Salsa Music

By: Emily Kiska

Overview of Salsa Music

The salsa that is eaten in Latin America is added to spice/flavor the food, so when salsa music came to be, DJ, bandleaders and musicians started yelling “SALSA!” to give the music more energy or flavor, also giving the people an extra burst of energy.

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History of Salsa

Salsa started in New York New York around the 1930’s, because everyone brought their own native rhythms and music forms, and when all the different cultures blended, Salsa was made. The music has cultural influences from Cuba, Puerto Rico, Dominican Republic, and American music.

J Escobar Huerta

Salsa - La Rebelion - Joe Arroyo by J Escobar Huerta

Characteristics of Salsa music

Salsa music mainly uses 4/4 time signature and is mostly played in a clave 3-2. Salsa music uses these instruments but are not limited to claves, cowbells, timbales, conga trumpets, trombones, bass guitar, guitar, and the piano. Some famous salsa artists include Marc Anthony, Tito Puente, Celia Cruz, Rubén Blades, Ray Barretto, and Mongo Santamaria.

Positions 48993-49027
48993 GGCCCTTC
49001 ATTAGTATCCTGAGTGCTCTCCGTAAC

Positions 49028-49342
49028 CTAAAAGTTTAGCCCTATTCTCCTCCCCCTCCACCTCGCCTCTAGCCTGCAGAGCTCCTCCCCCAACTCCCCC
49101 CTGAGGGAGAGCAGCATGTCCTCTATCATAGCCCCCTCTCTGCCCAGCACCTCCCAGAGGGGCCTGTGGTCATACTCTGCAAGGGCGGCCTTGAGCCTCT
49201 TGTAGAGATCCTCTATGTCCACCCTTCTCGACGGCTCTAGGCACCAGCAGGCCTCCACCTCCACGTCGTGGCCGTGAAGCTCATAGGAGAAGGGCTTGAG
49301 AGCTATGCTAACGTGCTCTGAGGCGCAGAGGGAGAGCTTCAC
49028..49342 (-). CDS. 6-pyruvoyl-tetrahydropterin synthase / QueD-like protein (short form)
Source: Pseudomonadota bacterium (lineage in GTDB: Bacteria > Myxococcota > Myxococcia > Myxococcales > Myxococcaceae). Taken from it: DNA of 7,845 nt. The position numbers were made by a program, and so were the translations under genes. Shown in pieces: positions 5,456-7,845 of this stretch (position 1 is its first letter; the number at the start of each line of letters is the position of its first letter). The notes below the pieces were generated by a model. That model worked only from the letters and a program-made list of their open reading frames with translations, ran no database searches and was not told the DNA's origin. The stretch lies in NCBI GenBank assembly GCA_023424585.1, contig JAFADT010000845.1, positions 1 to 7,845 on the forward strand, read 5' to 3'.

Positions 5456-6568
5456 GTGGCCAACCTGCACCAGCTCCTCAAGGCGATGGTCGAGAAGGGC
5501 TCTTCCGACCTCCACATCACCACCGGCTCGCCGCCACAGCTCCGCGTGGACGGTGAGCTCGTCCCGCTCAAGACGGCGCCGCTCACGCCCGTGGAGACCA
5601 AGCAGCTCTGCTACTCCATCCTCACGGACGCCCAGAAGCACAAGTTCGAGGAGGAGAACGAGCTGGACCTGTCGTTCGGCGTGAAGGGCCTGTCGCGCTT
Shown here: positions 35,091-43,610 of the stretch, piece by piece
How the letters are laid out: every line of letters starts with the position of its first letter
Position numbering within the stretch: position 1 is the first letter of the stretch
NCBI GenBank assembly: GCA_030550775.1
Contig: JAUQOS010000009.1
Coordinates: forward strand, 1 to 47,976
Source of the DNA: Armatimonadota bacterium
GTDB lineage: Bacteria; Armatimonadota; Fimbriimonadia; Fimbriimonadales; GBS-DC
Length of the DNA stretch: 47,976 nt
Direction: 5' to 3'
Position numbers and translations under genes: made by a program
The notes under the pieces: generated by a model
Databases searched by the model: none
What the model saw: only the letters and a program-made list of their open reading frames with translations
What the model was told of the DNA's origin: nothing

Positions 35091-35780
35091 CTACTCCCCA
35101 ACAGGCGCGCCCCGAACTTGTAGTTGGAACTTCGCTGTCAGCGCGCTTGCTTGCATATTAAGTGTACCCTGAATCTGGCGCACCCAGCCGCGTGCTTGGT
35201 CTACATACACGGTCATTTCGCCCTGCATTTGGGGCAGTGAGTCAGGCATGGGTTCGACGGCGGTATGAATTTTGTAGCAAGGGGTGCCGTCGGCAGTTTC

Connections to Dance

Salsa dancing is associated with this music. It is a partner dance where the man leads and the woman follows. The music has 4 beats per measure but the dancers only take steps on 3 of the beats pausing for one beat. This is often confusing for beginners. You could count it like step, step, step, pause or some people say "quick, quick, slow." The dance includes both turn patterns as well as moments where the couple may separate and dance apart for a short time before retuning to dance together. The hips of the dancers, both man and woman, are always moving.
Rodrigo Guzman & Nayara Nunez - World Latin Dance Cup 2012 Salsa Cabaret Couple SemiF

The Music Today

Salsa music is taking off in Central and South America. Young people are responding to the music in the south, and it is projected that modern salsa music will take off in Central America and all over the world.
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